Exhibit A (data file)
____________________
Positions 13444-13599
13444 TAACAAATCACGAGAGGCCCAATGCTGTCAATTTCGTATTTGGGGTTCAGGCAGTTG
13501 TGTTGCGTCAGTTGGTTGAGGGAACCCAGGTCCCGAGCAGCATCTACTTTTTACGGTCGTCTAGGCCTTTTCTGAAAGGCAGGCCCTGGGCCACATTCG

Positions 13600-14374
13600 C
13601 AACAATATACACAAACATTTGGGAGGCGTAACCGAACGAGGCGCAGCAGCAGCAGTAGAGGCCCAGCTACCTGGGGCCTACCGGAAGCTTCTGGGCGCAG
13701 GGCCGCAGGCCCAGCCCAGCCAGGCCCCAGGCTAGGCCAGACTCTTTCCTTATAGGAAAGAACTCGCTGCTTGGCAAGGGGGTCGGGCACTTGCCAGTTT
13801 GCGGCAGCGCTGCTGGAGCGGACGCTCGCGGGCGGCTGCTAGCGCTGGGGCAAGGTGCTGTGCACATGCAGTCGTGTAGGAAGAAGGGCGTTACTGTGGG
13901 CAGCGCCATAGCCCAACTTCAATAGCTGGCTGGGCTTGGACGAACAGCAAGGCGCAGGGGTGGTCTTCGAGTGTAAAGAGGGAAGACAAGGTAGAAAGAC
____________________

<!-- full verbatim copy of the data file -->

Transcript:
Positions 13444-13599
13444 TAACAAATCACGAGAGGCCCAATGCTGTCAATTTCGTATTTGGGGTTCAGGCAGTTG
13501 TGTTGCGTCAGTTGGTTGAGGGAACCCAGGTCCCGAGCAGCATCTACTTTTTACGGTCGTCTAGGCCTTTTCTGAAAGGCAGGCCCTGGGCCACATTCG

Positions 13600-14374
13600 C
13601 AACAATATACACAAACATTTGGGAGGCGTAACCGAACGAGGCGCAGCAGCAGCAGTAGAGGCCCAGCTACCTGGGGCCTACCGGAAGCTTCTGGGCGCAG
13701 GGCCGCAGGCCCAGCCCAGCCAGGCCCCAGGCTAGGCCAGACTCTTTCCTTATAGGAAAGAACTCGCTGCTTGGCAAGGGGGTCGGGCACTTGCCAGTTT
13801 GCGGCAGCGCTGCTGGAGCGGACGCTCGCGGGCGGCTGCTAGCGCTGGGGCAAGGTGCTGTGCACATGCAGTCGTGTAGGAAGAAGGGCGTTACTGTGGG
13901 CAGCGCCATAGCCCAACTTCAATAGCTGGCTGGGCTTGGACGAACAGCAAGGCGCAGGGGTGGTCTTCGAGTGTAAAGAGGGAAGACAAGGTAGAAAGAC